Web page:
License plate scanners in California may be capturing much more than just license plates.
One California man backed by the ACLU submitted a public records request to obtain the images from the mounted license plate reader camera used by the San Leandro Police Department. He knew about the scanners but didn’t know the extent of the photographs.
“I didn't realize that in addition to capturing my license plate of my car, they were also capturing an image of the surroundings of the car," Mike Katz-Lacabe said in a Skype interview.
Katz-Lacabe was shocked when he got the photos from the northern California police department. He said the photos showed more than he had imagined.
“Enough for them to distinguish me and my daughters getting out of my car,” Katz-Lacabe said. “But there's also another image of where I'm next to the car and it's very obviously me.”
The ACLU, an organization which has raised questions about the license plate scanners, featured Katz-Lacabe’s story, calling the photos, “worrisome.”
On a blog post on their website, the ACLU said the Drug Enforcement Administration has been using the license plate reader programs to photograph the drivers and their passengers, according to newly obtained records by the ACLU through a Freedom of Information Act request.
One document obtained by the ACLU from 2009 said the program could provide “the requester” with images that might include the license plate number as well as photos of visible vehicle occupants.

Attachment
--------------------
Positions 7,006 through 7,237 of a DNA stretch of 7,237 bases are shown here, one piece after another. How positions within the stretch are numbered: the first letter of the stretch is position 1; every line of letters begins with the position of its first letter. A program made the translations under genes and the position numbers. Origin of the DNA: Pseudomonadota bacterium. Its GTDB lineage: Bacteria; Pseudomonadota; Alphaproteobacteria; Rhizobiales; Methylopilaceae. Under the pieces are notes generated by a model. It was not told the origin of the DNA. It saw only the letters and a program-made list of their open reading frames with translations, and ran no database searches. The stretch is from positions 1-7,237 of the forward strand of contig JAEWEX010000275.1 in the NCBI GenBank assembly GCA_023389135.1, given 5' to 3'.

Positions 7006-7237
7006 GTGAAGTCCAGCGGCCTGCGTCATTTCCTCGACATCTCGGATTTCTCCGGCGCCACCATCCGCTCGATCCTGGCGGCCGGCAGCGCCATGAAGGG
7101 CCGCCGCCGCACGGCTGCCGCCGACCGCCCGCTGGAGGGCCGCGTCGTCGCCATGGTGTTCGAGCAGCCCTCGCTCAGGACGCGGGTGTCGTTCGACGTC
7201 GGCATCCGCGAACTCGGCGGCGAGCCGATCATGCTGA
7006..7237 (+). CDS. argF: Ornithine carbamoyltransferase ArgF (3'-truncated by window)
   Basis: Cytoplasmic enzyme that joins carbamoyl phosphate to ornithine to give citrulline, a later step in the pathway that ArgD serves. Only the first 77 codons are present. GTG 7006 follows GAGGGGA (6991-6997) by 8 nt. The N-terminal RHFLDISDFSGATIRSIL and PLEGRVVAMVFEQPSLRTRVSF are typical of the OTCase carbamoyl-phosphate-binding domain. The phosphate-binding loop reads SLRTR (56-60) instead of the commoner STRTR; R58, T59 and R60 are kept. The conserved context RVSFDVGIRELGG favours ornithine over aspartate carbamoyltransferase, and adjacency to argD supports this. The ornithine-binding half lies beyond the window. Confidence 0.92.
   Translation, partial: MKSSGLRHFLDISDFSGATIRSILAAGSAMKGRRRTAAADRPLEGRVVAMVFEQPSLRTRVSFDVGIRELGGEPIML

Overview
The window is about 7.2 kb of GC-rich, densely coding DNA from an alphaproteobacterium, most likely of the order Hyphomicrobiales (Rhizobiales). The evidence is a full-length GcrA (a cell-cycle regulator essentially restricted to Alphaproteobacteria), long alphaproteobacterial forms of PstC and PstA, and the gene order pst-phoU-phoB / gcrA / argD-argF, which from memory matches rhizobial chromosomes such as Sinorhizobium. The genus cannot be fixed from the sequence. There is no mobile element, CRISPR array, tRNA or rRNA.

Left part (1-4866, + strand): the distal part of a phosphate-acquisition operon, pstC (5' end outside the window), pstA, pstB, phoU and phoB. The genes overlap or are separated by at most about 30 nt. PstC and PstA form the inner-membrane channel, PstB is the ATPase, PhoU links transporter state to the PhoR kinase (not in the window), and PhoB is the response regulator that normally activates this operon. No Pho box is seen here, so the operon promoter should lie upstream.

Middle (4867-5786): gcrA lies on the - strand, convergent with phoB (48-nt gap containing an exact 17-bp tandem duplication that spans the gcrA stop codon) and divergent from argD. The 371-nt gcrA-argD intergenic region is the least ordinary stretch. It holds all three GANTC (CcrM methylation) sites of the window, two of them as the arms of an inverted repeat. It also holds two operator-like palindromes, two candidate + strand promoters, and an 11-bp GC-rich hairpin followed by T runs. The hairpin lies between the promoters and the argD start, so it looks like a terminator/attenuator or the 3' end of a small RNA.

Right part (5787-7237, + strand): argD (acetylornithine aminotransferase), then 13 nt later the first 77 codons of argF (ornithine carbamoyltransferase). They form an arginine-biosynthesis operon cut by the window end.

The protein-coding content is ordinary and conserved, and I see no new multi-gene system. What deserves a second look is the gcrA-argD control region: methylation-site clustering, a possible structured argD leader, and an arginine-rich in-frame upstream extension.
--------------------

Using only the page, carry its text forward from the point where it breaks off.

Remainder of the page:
Katz-Lacabe’s story begs the question, is this happening in San Diego?
Coronado Police Commander Jesus Ochoa says the four cameras on top of their patrol cars are angled down, in the direction of vehicle license plates.
But, he said, that doesn’t mean it doesn’t happen, either.
"Are there other concerns that you get your pictures taken getting in and out of the car, yeah,” Ochoa said. “I'm sure that happens but there's really, if you consider how many pictures a unit like this takes, versus what we're looking for, we don't have enough time to identify where everybody is at any one point."
Commander Ochoa said the scanners are meant to take pictures of license plates and they often find stolen cars.
The San Diego Sheriff's Department uses license plate readers, though spokeswoman Jan Caldwell said the license plate readers are not designed to photograph people.
"The camera has to be angled downward in order to capture license plates," Caldwell said in a statement to NBC 7. "Now, that's not to say that it happens occasionally, but it is not the intention. The cameras are designed to capture the reflective properties of the plates, which is a reason we also obtain so many photographs of street signs – because of their reflective nature."